On more than one occasion a parent has come to see me to discuss whether his/her child has a disability and is thus entitled to receive special education. It’s one thing for a parent or even the child’s doctor to say that the child has a disability. This, however, is not enough. The Individuals with Disabilities Education Act (IDEA) creates an entire process called an “initial evaluation” to determine whether the child is a “child with a disability” within the meaning of the law.
The first step in the process is the parent’s request for an initial evaluation of the child. The local education agency (LEA) then has 60 days to complete the evaluation. The evaluation requires that the LEA “use a variety of assessment tools and strategies to gather … information, including information provided by the parent.” Parents would be well advised to gather and present any documentation including reports, letters and even their own written description of their child’s problems. The purpose of this information is to help determine “whether the child is a child with a disability” and “the content of the child’s individualized education program [IEP].”
Here we get to the crux of the matter: What is “a child with a disability”? It is a child
(i) with intellectual disabilities, hearing impairments (including deafness), speech or language impairments, visual impairments (including blindness), serious emotional disturbance (referred to in this chapter as “emotional disturbance”), orthopedic impairments, autism, traumatic brain injury, other health impairments, or specific learning disabilities; and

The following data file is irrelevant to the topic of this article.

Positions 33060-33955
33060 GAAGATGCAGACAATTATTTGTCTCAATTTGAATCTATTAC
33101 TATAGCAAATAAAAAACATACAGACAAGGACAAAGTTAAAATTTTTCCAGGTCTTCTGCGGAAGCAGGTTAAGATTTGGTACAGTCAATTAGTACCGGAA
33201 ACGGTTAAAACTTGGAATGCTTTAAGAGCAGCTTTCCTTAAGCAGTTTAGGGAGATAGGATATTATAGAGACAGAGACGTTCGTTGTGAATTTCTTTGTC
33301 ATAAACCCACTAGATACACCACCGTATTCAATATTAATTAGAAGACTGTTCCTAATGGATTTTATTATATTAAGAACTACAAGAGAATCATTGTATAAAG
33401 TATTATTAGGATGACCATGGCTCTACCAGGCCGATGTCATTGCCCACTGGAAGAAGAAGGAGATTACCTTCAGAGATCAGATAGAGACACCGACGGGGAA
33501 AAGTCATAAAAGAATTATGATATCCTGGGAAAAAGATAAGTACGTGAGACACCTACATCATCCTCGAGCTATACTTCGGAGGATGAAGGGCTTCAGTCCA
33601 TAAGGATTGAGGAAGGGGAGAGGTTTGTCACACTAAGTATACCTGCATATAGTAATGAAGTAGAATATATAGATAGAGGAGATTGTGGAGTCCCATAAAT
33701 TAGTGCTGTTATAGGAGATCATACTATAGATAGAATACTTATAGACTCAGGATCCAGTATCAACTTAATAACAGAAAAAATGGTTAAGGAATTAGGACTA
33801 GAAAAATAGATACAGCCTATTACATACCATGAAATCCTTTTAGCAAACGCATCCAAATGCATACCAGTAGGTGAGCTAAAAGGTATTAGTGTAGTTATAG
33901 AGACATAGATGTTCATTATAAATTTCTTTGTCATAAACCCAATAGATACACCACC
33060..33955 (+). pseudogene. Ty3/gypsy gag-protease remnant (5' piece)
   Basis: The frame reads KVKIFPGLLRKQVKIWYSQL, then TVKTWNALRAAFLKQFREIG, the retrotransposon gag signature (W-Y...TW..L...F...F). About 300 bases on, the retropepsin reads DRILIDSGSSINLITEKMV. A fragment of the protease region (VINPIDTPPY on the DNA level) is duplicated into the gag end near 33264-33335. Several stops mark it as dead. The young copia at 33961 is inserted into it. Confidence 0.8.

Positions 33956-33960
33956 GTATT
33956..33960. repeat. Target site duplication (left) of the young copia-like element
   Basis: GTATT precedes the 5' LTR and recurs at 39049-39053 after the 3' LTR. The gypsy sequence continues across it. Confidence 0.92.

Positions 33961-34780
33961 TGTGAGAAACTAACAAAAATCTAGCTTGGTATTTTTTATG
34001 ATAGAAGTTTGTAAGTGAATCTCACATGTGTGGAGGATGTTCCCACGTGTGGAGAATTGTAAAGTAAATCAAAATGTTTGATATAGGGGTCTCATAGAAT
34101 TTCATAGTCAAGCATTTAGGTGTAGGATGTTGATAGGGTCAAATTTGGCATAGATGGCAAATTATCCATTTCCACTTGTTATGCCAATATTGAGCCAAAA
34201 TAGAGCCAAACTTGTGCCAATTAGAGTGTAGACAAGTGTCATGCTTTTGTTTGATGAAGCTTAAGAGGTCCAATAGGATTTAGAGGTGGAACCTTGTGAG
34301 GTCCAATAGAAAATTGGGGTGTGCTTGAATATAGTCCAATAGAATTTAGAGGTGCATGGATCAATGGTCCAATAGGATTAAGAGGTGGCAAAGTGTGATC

(ii) who, by reason thereof, needs special education and related services.
Initially we are concerned with (i); the disability itself. One such disability, “other health impairments”, is somewhat of a catchall and can include such disabilities as ADD/ADHD. Another, “specific learning disabilities”, is itself defined; the only disability which has its own definition:
"The term 'specific learning disability' means a disorder in 1 or more of the basic psychological processes involved in understanding or in using language, spoken or written, which disorder may manifest itself in the imperfect ability to listen, think, speak, read, write, spell, or do mathematical calculations."
The law then goes on to list some specific ones that are included, such as dyslexia, and others that are excluded.
Part (ii) of the definition of a “child with a disability” is whether because of this disability, the child needs special education and related services. Take a child with ADD. Yes, this child has a disability, but with preferential seating and extended time to take tests, he may not need special education.
In a word the child has a disability if the LEA says he or she has one. Your mission, should you choose to accept it, is to show the LEA that your child, in fact, has a disability and that he or she needs special education to get educational benefit from attending school.